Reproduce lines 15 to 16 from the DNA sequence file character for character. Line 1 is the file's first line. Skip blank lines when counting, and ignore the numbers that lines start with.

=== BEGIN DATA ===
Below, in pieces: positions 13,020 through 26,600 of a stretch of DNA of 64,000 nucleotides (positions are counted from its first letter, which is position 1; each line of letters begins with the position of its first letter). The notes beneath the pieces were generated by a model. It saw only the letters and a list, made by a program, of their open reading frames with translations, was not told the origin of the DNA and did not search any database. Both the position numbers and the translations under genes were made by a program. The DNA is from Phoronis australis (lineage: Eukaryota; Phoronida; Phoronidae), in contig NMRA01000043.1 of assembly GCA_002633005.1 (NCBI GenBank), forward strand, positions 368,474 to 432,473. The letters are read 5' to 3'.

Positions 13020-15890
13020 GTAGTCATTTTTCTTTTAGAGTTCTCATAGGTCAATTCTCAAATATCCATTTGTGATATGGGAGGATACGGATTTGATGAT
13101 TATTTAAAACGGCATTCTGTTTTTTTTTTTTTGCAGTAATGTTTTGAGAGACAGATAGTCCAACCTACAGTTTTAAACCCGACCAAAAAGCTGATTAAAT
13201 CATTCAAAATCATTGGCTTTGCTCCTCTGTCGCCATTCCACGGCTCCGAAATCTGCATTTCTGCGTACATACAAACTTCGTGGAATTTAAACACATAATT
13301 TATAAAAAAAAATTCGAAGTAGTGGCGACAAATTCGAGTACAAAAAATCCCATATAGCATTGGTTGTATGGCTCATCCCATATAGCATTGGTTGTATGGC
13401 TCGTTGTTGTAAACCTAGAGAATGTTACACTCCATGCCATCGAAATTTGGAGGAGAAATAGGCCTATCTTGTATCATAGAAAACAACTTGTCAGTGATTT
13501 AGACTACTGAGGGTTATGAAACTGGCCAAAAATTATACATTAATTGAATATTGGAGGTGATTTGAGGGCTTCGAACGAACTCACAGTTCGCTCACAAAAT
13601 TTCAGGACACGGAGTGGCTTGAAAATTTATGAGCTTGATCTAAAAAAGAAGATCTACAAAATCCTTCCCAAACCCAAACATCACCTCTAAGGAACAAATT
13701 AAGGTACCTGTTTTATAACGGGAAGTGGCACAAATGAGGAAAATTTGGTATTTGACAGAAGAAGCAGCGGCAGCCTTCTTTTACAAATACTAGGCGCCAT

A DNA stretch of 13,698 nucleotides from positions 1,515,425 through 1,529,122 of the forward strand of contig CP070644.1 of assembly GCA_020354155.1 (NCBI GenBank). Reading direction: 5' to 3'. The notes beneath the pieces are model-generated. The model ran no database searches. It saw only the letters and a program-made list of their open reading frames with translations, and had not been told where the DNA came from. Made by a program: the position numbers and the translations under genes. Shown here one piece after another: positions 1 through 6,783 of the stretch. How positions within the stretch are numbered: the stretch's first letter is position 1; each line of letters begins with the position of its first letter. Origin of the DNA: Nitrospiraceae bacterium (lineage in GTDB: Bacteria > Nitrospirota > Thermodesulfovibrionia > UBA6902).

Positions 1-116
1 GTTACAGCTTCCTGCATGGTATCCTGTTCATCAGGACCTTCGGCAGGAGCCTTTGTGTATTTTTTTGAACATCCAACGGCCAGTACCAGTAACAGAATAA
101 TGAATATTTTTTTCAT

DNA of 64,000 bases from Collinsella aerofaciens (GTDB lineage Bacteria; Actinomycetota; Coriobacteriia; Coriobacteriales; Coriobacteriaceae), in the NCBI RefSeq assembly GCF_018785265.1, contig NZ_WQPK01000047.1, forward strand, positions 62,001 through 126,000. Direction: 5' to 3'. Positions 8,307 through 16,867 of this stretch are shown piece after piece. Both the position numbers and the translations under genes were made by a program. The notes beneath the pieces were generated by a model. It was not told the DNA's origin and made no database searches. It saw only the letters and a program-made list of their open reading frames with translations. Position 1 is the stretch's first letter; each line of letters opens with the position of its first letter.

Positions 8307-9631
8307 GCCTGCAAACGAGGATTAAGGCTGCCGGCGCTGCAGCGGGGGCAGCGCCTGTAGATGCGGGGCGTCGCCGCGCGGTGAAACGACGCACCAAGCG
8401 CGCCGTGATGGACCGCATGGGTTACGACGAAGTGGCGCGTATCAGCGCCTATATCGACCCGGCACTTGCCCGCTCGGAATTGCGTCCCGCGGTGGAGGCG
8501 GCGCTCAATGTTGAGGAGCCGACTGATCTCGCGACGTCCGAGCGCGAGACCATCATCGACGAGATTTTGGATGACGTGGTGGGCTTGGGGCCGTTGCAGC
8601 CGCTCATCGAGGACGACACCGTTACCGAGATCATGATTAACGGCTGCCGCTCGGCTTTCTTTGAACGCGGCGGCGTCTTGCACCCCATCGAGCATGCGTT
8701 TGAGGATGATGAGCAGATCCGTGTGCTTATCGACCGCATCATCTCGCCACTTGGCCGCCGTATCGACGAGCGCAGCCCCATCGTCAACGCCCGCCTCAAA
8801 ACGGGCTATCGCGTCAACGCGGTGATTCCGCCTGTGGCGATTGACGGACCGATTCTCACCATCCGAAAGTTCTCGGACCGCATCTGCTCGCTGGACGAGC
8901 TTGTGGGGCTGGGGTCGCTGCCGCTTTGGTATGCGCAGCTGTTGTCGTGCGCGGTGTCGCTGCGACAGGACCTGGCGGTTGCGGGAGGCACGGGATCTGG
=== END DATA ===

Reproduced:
DNA of 64,000 bases from Collinsella aerofaciens (GTDB lineage Bacteria; Actinomycetota; Coriobacteriia; Coriobacteriales; Coriobacteriaceae), in the NCBI RefSeq assembly GCF_018785265.1, contig NZ_WQPK01000047.1, forward strand, positions 62,001 through 126,000. Direction: 5' to 3'. Positions 8,307 through 16,867 of this stretch are shown piece after piece. Both the position numbers and the translations under genes were made by a program. The notes beneath the pieces were generated by a model. It was not told the DNA's origin and made no database searches. It saw only the letters and a program-made list of their open reading frames with translations. Position 1 is the stretch's first letter; each line of letters opens with the position of its first letter.

Positions 8307-9631